Related Categories: Scotland

From the Scottish Episcopal Church

The General Synod of the Scottish Episcopal Church today voted against the adoption of the Anglican Covenant.

Following a variety of views expressed by members of General Synod, the Motion that Synod agree in principle to adopt the Anglican Covenant was put to vote - 112 votes against; 6 votes in favour; 13 abstentions.

The Primus of the Scottish Episcopal Church, The Most Rev David Chillingworth, Bishop of St Andrews, Dunkeld & Dunblane then presented a resolution on the Anglican Communion in support of Motion 27, saying “The Anglican Communion matters deeply to us in the Scottish Episcopal Church. We invoke the history of Samuel Seabury, consecrated in 1784 by the Scottish bishops as the first bishop of the church in the United States of America. We want to be part of the re-founding - the bringing to birth of a new phase of Communion life.”

The Primus’ full speech on the Anglican Communion is available here as a PDF document.


Zitat:
Resolution on the Anglican Communion

This resolution invites us to affirm the life of the Anglican Communion. We have decided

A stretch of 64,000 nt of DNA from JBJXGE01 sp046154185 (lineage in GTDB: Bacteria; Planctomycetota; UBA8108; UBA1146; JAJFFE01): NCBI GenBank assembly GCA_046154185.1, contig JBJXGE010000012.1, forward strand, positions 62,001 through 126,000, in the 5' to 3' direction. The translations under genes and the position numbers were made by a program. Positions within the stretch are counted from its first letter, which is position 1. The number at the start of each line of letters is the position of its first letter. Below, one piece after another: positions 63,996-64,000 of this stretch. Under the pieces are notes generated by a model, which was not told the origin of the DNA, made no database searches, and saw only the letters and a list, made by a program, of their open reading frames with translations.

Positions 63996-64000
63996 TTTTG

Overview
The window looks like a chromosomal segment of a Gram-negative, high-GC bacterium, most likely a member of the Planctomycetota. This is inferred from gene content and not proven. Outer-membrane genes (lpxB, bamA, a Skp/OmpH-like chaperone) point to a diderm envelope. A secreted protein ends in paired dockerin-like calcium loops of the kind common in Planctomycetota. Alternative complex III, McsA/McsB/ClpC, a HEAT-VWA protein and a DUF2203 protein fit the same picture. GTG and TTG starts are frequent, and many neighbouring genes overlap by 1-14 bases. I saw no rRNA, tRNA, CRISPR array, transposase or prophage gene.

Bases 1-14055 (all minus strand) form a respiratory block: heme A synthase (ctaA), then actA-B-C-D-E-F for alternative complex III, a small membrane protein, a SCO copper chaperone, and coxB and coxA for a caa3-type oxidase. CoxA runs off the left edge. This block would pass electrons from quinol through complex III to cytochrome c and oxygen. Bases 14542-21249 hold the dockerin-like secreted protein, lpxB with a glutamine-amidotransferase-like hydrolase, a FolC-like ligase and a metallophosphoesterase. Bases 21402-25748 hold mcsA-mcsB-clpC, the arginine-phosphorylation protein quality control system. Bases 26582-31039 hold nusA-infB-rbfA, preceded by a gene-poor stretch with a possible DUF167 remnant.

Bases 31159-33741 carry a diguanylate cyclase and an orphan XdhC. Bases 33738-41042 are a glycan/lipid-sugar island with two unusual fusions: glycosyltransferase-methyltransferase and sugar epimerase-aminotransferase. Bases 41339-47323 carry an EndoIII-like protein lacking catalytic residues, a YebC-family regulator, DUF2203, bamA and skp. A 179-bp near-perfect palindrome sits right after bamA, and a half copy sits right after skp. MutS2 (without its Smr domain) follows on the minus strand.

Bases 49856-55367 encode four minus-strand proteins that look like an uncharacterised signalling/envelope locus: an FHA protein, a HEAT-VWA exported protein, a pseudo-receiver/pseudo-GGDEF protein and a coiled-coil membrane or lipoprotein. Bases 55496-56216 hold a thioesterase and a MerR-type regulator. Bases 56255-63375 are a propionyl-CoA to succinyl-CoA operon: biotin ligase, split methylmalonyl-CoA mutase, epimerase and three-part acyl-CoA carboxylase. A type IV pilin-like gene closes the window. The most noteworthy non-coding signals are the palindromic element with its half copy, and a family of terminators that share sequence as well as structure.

not to adopt the Anglican Covenant. Some thought it was un-Anglican. Others that it would not
achieve its purpose. Others were troubled by the fact that its genesis was in a single complex of
issues.

I believe that the movement to develop the Anglican Covenant has been a genuine and honourable
attempt to heal the life of the Communion. Across the Communion, it has focused attention and
thinking on what it means to be a Communion and what is special about the Anglican Communion.

In the Scottish Episcopal Church, we have been part of that movement and it has developed our
thinking. Like my colleagues in the College of Bishops, I have taken part in many meetings across
my own diocese. We have talked about how Communion means that as we grow closer to God, we grow
closer to one another. We have explored the way in which Communion is spiritual before it is
institutional - decentralised before it is centralised. We have seen unity is the prize when we
learn to express, honour, celebrate and transcend diversity.

The Anglican Communion matters deeply to us in the Scottish Episcopal Church. In this Motion we
invoke the history of Samuel Seabury, consecrated in 1784 by the Scottish bishops as the first
bishop of the church in the United States of America. We believe that we were part of the founding
of the Anglican Communion. We want to be part of the re- founding - the bringing to birth of a new
phase of Communion life. The Anglican Communion also matters to us because we are a small church